The Forgotten Revolt   Introduction
Website Contents
Historical Perspective
WWII began on September 1, 1939.
Treblinka, Belzec and Sobibor were all built after the Wannsee Conference took place on January 20, 1942.
More Jews are killed in the Operation Reinhard camps than in Auschwitz.
About the Site's Author
Thomas Blatt is a survivor of Sobibor, the Nazi extermination camp, where he took part in the most successful revolt and escape from any Nazi camp during World War II.

Thomas Blatt is also the author of two book's:

• Sobibor - The Forgotten Revolt • From The Ashes of Sobibor


The story of the revolt was told in the award-winning Chrysler Corporation film special for the year 1987:

• Escape From Sobibor


World War II began in Europe on September 1,1939, with Germany's invasion of Poland. Nazi policy against the Jews, limited to the isolation and forced immigration of German Jews, now took a new and furious turn.

On July 31, 1941, Marshal Hermann Goering authorized SS Gruppenfuehrer and Chief of the German Security Forces, Reinhard Heydrich, to finalize preparations for the exterminations:

"...I hereby commission you to carry out all necessary preparation with regard to organizational, substantiative and financial viewpoints for a total solution of the Jewish question in the German sphere of influence in Europe. Insofar as the competencies of other central organizations are hereby affected, these are to be involved."

January 20, 1942, SS Gruppenfuehrer Reinhard Heydrich called a meeting to confirm his plan to key officials. This meeting is now known as the "Wannsee Conference", named for the Berlin suburb where it was held. The only purpose of this meeting was to organize and coordinate various governmental agencies to carry out the "Final Solution to the Jewish Problem". The Conference made genocide a fact for the rest of occupied Europe.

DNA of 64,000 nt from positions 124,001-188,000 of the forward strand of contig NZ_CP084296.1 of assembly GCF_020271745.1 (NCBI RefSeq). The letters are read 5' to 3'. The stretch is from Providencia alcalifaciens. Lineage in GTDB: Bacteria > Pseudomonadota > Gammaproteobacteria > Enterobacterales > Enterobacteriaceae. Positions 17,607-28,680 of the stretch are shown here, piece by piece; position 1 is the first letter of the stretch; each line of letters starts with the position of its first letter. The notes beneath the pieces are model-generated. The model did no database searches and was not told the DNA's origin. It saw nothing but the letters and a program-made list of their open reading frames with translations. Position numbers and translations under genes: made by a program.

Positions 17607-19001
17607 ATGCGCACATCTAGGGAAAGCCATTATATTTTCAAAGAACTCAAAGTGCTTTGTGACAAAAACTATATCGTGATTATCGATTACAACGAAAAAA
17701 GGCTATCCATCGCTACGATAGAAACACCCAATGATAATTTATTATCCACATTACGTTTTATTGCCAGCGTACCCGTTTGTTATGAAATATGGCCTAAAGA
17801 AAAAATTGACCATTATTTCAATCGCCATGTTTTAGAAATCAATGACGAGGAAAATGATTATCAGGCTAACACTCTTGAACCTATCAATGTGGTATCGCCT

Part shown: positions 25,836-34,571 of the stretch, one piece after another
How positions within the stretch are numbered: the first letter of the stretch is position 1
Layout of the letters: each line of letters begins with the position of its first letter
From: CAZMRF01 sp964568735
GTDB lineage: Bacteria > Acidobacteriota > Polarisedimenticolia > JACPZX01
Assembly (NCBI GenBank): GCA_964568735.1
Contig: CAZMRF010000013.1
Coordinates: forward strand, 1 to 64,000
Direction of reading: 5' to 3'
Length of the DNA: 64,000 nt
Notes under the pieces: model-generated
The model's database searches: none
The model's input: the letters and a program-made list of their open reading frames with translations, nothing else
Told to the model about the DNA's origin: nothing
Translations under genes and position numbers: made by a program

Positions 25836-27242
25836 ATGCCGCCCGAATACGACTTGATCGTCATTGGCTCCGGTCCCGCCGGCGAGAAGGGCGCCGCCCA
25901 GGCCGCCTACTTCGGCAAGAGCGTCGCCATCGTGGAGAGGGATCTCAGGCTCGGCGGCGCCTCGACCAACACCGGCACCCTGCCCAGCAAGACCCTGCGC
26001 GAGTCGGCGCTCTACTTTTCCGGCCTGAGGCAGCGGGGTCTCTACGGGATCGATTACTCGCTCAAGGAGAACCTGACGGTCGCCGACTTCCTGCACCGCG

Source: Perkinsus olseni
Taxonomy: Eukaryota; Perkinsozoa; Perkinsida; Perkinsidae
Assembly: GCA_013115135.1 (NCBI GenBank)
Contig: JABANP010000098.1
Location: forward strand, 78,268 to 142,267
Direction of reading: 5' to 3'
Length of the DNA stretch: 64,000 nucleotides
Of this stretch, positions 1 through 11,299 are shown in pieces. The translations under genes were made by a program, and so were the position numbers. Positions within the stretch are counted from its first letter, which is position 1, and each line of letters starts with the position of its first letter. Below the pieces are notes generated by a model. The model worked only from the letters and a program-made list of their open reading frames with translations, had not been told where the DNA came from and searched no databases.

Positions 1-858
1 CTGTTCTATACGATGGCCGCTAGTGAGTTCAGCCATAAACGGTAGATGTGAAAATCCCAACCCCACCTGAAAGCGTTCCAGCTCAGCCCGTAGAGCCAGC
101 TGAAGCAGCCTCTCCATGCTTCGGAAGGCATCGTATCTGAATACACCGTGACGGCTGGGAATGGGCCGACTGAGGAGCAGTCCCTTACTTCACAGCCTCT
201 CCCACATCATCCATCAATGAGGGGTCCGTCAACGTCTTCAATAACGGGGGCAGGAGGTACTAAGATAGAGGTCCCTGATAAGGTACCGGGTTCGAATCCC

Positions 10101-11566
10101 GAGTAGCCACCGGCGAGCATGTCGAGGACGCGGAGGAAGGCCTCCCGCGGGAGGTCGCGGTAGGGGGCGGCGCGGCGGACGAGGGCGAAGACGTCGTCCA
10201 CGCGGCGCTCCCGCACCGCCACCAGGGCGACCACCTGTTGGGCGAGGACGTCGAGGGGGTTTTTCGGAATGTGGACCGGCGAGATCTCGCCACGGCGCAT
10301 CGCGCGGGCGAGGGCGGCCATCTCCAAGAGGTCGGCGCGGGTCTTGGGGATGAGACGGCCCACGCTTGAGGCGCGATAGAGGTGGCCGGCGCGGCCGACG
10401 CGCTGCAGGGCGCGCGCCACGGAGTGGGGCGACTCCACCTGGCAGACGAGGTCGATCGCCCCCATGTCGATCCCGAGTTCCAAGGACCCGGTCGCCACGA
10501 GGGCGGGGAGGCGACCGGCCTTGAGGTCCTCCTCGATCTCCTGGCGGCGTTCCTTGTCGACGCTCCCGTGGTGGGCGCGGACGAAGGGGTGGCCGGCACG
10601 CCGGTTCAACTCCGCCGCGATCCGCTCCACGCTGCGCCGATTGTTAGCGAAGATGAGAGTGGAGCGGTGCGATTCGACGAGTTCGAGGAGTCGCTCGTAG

Soon that same year, under a secret code name "Operation Reinhard" three death camps were build in rapid succession: Belzec completed in March, Sobibor built in April, Treblinka in July.

Under the supervision of SS General Odillo Globocnik and staffed by personnel from the euthanasia program in Germany (killing of deformed, mentally retarded Germans in gassing installations) discontinued in Germany due to the outcry of the church, these camps began a vast extermination program which did not end until Polish Jewry had virtually ceased to exist.

In each one of these camps hundreds of thousands of Jews were killed. Despite this, these names except Treblinka where most of Warsaw Jews were killed, are not as well known as those of other camps like Auschwitz or Dachau, despite the fact that in the "Operation Reinhard" camps more Jews were killed than in Auschwitz. The reason is simple. They were top-secret installations and in the few recovered documents were referred to as "Durchgangslagers" (transit camps). They were dismantled and all signs of their existence were removed long before the Allies arrived.

Martin Borman's Letter
Relaying the order from Adolf Hitler barring public reference to the Final Solution.
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English translation of Martin Borman's Letter
Relaying the order from Adolf Hitler barring public reference to the Final Solution.
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Detail map of occupied Poland.

Deporation of Jews to Sobibor.
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Location of the "Operation Reinhard" installations in occupied Poland.
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Chain of command - Operation Reinhard, 1942-1943.

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